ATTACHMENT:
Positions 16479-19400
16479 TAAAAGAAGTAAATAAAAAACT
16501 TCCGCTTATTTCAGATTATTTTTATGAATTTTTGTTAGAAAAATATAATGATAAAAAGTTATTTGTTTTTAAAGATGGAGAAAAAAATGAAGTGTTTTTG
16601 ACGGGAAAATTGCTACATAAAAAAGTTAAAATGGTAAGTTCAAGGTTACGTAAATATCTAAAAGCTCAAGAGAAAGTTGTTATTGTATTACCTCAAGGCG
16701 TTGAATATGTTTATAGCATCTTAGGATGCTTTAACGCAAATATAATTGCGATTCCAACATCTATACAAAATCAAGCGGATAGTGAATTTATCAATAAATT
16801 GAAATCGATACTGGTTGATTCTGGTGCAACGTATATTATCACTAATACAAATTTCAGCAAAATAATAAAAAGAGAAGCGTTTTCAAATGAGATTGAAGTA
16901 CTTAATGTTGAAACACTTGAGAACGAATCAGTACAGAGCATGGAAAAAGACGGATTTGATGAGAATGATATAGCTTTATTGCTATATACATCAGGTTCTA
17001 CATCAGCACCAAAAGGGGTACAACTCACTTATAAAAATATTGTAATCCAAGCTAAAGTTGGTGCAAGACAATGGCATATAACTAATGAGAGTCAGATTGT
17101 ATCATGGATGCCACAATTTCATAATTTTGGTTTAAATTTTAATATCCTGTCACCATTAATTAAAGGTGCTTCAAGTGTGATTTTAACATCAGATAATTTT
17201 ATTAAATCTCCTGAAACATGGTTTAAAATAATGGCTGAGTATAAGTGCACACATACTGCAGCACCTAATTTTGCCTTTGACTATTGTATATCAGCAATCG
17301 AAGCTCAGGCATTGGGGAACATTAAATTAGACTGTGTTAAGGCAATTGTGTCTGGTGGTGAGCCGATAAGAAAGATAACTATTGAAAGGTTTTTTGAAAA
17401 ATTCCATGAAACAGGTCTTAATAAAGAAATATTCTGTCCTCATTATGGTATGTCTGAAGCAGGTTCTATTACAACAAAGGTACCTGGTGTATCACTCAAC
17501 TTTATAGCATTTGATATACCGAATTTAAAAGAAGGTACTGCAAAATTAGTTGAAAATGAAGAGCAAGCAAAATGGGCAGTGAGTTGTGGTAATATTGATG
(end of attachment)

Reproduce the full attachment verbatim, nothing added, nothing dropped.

Positions 16479-19400
16479 TAAAAGAAGTAAATAAAAAACT
16501 TCCGCTTATTTCAGATTATTTTTATGAATTTTTGTTAGAAAAATATAATGATAAAAAGTTATTTGTTTTTAAAGATGGAGAAAAAAATGAAGTGTTTTTG
16601 ACGGGAAAATTGCTACATAAAAAAGTTAAAATGGTAAGTTCAAGGTTACGTAAATATCTAAAAGCTCAAGAGAAAGTTGTTATTGTATTACCTCAAGGCG
16701 TTGAATATGTTTATAGCATCTTAGGATGCTTTAACGCAAATATAATTGCGATTCCAACATCTATACAAAATCAAGCGGATAGTGAATTTATCAATAAATT
16801 GAAATCGATACTGGTTGATTCTGGTGCAACGTATATTATCACTAATACAAATTTCAGCAAAATAATAAAAAGAGAAGCGTTTTCAAATGAGATTGAAGTA
16901 CTTAATGTTGAAACACTTGAGAACGAATCAGTACAGAGCATGGAAAAAGACGGATTTGATGAGAATGATATAGCTTTATTGCTATATACATCAGGTTCTA
17001 CATCAGCACCAAAAGGGGTACAACTCACTTATAAAAATATTGTAATCCAAGCTAAAGTTGGTGCAAGACAATGGCATATAACTAATGAGAGTCAGATTGT
17101 ATCATGGATGCCACAATTTCATAATTTTGGTTTAAATTTTAATATCCTGTCACCATTAATTAAAGGTGCTTCAAGTGTGATTTTAACATCAGATAATTTT
17201 ATTAAATCTCCTGAAACATGGTTTAAAATAATGGCTGAGTATAAGTGCACACATACTGCAGCACCTAATTTTGCCTTTGACTATTGTATATCAGCAATCG
17301 AAGCTCAGGCATTGGGGAACATTAAATTAGACTGTGTTAAGGCAATTGTGTCTGGTGGTGAGCCGATAAGAAAGATAACTATTGAAAGGTTTTTTGAAAA
17401 ATTCCATGAAACAGGTCTTAATAAAGAAATATTCTGTCCTCATTATGGTATGTCTGAAGCAGGTTCTATTACAACAAAGGTACCTGGTGTATCACTCAAC
17501 TTTATAGCATTTGATATACCGAATTTAAAAGAAGGTACTGCAAAATTAGTTGAAAATGAAGAGCAAGCAAAATGGGCAGTGAGTTGTGGTAATATTGATG